It’s not that unusual to see bicycles along U.S. 11 in the suburb where I live, but something caught my eye about this one. It was around noon Monday. Lunch traffic was heavy, so I passed him slowly enough to get a good look.

It was an old man on a beat-up bicycle. On the back, there was a hand-lettered sign that said, “Hungry — please help.”

I’ve seen desperate people and panhandlers many times, but something about him — or maybe just the mood I was in — made me wonder about him. How did he come to be an old man who’s desperate enough to ride around and beg?

It’s easy to look at such people and assume they’ve made bad choices. I mean, we’re not in their position, so we’ve obviously made the right choices and they haven’t. Right? Was it alcohol? Was he lazy? Did he have something unexpected happen to him? What was his story?

I didn’t know the answers to any of those questions, but I felt a tremendous sense of empathy for him. I wondered how life could have taken the turns that led to where he is today.

So I decided to find out.

I found a place to turn my car around and head back toward the man. For all I knew, he could have turned onto a side street and I’d never see him again. But as I approached the traffic light in the very center of my little suburb’s downtown, I spotted him pulling into the parking lot of a gas station and convenience store. I turned my car into the parking lot, still not sure what I was going to say to him. I parked over to the side of the building and got out, just about the same time he was getting off his bike.

“Excuse me,” I said. “I noticed your sign. Are you hungry?”

It seemed like a awkward way to start, but I wasn’t sure what else to say. My first impression was that he looked tired. It wasn’t just the tiredness that comes from working hard one day. It was the kind of tired that comes from years of being on the losing end of life.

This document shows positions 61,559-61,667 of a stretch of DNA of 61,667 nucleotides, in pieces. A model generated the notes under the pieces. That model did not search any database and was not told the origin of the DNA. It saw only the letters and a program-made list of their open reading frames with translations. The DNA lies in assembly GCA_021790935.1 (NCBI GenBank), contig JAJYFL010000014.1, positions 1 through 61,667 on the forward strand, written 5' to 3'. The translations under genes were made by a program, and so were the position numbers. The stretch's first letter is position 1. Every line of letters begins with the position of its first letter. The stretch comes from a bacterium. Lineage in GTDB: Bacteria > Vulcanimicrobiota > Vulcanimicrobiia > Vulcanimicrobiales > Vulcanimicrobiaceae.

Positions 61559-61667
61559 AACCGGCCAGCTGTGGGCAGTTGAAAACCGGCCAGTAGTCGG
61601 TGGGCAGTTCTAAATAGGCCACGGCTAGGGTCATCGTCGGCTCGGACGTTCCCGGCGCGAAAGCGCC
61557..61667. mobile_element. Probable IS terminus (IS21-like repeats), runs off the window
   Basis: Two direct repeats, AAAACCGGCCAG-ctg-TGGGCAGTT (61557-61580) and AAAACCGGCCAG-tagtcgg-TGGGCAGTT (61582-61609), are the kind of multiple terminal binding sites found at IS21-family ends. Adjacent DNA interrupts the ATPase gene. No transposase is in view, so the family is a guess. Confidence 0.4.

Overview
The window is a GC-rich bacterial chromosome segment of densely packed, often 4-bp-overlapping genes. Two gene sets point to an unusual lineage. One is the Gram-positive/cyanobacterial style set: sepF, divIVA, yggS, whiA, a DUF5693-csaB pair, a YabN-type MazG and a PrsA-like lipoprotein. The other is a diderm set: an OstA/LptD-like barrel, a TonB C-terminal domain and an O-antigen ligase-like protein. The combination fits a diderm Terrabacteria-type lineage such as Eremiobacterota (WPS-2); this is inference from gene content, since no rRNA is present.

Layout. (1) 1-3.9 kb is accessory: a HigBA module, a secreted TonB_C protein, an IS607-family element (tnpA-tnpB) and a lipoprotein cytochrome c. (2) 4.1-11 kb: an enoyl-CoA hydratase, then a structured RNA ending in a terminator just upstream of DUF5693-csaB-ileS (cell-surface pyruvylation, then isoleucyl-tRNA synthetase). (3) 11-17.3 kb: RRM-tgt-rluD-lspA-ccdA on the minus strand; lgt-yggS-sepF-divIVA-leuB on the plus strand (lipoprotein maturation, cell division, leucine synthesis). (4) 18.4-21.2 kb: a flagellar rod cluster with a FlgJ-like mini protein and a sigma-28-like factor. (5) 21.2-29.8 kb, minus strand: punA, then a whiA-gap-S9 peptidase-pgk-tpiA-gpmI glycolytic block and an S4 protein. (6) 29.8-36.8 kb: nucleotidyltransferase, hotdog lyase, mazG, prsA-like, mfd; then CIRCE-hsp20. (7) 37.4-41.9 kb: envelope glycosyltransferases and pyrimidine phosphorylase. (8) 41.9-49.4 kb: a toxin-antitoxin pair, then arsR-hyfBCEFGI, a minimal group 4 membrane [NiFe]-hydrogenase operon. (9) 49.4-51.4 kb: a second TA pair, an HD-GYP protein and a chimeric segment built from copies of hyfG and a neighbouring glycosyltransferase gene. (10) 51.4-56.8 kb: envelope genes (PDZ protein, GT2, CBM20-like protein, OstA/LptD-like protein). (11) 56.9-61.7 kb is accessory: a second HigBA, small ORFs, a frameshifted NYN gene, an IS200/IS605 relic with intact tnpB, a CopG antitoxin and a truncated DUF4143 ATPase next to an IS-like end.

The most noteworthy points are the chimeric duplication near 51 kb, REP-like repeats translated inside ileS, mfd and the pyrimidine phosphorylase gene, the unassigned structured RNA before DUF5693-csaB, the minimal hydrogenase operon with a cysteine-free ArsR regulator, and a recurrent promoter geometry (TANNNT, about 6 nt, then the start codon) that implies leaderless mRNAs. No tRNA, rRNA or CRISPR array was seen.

“Yes, sir, I am hungry,” he said quietly.

His overall look was similar to most homeless people or panhandlers I’ve seen, but his eyes didn’t match the rest. They were piercing and blue. Something about the look in them suggested intelligence and a gentle spirit. Was I just seeing what I wanted to see? I wasn’t sure. He introduced himself as Carl.

There’s a Hardee’s about 150 feet from where we were standing, so I suggested that he meet me over there and I’d get some lunch for him. I’d experienced “hungry” people before who turned food down, because they really wanted money instead, but he readily agreed. I moved my car and he moved his bike and we went inside this fast food place.

After we got his food, we sat down for him to eat. He said he wasn’t accustomed to having company with him when he ate anymore. He had gotten two burgers, but no fries and just water to drink. He started eating, but he wasn’t like a ravenous animal. He was more like a well-mannered gentleman who had sat to eat at a nice business club.